Despite the ongoing COVID-19 pandemic, the Texas Rangers have announced plans to fill Globe Life Field to 100 percent capacity this season.
President Joe Biden thinks they are making a mistake.
During an interview with ESPN that aired Wednesday night, Biden stressed the importance of masks, vaccines and safety protocols for MLB as it enters opening day. He was blunt while assessing the Rangers' full-stadium plan:
"Well, that's a decision they made. I think it's a mistake," Biden said. "They should listen to Dr. [Anthony] Fauci, the scientists and the experts. But I think it's not responsible."
The full interview can be seen here:
The Rangers remain the lone team to announce plans for 100-percent capacity crowds, but it's unlikely they will be alone by the end of the season, or even the All-Star break. Other leagues have interest in doing the same; NFL commissioner Roger Goodell said Tuesday he hopes to see every team with full stadiums when the NFL season begins in September.
While many health experts have expressed concern about the Rangers' 100 percent capacity announcement, the team has moved forward thanks to a decision by Texas Gov. Greg Abbott to reopen the state with no restrictions.
The Rangers held their first game with 100 percent capacity allowed at Globe Life Field on Tuesday. Only 12,911 spectators (Globe Life Field capacity: 40,000) showed up for a spring training game against the Milwaukee Brewers.
Vaccines have been another issue for MLB teams, which have seen certain players express hesitance in getting the COVID-19 vaccine for various reasons. The same issue has been seen in the NBA. MLB has tried to incentivize both players and teams to get everyone vaccinated, offering to loosen restrictions for players who are fully vaccinated and teams who reach 85 percent of Tier 1 employees being fully vaccinated.
Biden says he hopes players will listen to the league:
When asked how he would advise players who might feel hesitant about receiving the COVID-19 vaccine, Biden said: "I would say I'm President of the United States and I got vaccinated. I don't have an unimportant job. Would I take the vaccine if I thought it was going to hurt me? We have done incredible research on the vaccines and they have shown that they work. We have to get to the point where enough people have taken the vaccine so we diminish the possibility for it to spread."
Biden would 'strongly support' MLBPA response to Georgia voter law
President Biden also addressed Georgia's controversial voting law, which was signed into law last week and introduced several new restrictions on voters. Opponents, including Biden, have slammed the bill as a civil rights outrage.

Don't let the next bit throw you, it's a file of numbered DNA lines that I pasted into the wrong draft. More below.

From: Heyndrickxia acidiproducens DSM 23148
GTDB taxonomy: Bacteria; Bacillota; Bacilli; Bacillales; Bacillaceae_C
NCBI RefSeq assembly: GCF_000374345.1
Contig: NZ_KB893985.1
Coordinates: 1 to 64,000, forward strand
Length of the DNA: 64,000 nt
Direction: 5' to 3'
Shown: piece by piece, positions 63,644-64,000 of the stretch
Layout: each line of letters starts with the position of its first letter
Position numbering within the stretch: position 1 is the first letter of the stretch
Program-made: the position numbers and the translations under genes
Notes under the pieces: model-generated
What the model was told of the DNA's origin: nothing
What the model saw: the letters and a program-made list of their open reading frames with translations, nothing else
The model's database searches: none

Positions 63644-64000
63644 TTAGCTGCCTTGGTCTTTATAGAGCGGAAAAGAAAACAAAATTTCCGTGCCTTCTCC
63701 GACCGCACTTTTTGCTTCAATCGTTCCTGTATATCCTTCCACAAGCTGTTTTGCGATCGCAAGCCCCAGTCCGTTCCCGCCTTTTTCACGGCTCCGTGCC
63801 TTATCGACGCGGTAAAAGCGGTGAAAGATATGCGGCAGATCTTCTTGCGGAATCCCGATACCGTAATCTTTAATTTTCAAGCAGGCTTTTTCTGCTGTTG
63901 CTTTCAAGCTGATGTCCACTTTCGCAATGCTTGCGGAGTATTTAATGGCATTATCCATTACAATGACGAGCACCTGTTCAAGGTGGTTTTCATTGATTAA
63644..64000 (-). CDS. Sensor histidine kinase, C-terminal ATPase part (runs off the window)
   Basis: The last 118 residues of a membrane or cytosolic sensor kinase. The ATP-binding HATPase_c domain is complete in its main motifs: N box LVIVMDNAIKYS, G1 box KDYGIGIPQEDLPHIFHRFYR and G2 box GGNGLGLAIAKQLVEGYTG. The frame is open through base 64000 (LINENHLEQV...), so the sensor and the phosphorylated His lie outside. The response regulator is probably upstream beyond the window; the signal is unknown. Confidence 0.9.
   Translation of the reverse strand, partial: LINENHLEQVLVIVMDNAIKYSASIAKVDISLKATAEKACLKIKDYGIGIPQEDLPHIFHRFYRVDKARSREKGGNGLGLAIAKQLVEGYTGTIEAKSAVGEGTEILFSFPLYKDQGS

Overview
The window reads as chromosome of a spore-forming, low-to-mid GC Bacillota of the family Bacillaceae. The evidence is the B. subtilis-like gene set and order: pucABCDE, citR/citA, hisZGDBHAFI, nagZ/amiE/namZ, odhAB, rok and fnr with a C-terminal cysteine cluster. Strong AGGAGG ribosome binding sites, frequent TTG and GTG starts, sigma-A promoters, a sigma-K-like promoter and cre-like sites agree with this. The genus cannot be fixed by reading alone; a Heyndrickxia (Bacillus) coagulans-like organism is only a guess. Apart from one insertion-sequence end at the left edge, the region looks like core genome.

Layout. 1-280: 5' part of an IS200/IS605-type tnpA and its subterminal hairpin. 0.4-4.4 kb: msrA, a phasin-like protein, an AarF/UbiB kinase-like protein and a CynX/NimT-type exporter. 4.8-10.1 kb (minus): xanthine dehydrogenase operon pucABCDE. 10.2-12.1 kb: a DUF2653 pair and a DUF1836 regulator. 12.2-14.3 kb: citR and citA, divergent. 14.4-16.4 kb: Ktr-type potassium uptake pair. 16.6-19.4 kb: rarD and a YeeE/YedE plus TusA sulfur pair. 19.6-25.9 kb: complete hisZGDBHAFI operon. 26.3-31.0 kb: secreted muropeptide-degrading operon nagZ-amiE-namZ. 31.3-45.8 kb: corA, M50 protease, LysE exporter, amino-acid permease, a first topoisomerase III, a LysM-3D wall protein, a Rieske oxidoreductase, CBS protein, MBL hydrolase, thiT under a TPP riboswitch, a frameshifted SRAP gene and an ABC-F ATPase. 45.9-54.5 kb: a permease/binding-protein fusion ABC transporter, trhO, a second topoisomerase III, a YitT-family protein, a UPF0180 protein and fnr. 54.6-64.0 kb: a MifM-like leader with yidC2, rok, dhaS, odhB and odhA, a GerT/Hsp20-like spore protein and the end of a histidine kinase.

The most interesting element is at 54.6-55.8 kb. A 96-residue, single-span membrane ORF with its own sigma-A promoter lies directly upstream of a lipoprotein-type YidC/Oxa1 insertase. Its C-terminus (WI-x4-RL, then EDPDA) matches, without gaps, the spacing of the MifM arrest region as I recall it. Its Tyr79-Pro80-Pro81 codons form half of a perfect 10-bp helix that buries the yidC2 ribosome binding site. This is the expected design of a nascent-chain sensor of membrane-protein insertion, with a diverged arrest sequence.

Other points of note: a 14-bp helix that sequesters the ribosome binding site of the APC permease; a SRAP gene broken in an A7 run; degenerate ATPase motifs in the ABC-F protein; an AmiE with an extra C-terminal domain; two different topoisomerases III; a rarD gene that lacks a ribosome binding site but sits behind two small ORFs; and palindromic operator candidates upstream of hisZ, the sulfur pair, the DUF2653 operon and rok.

Biden doubled down on his description of the bill as "Jim Crow in the 21st Century," and said he would "strongly support" a decision by the MLB Players Association to protest the law. MLBPA executive director Tony Clark signaled the union would be open to a discussion about pulling the 2021 All-Star Game from Atlanta.
"People look to them," Biden said, referring to professional athletes and their outsized platforms. "They're leaders. Look at what happened with the NBA, as well. Look what's happened across the board. The very people who were victimized the most are the people who are the leaders in these various sports, and it's just not right. This is Jim Crow on steroids what they're doing in Georgia and 40 other states. What's it all about? Imagine passing a law saying you cannot provide water or food for someone standing in line to vote. Can't do that? Come on. Or you're going to close the polling place at 5 o'clock when people just get off? This is all about keeping working folks that I grew up with from being able to vote."
It should be noted that the bill does not make it illegal for poll workers to provide food or water to someone standing in line, nor does it call for polls to close at 5 p.m. Pre-election day polls can stay open until 7 p.m.; election day polls are open to 9 p.m.
The NBA made a similar move back in 2016 when it moved its 2017 All-Star Game from Charlotte after North Carolina passed its infamous bathroom bill, which required transgender people to use restrooms corresponding to the gender on their birth certificate. The All-Star Game eventually went back to Charlotte in 2019 after a partial repeal of the bill.
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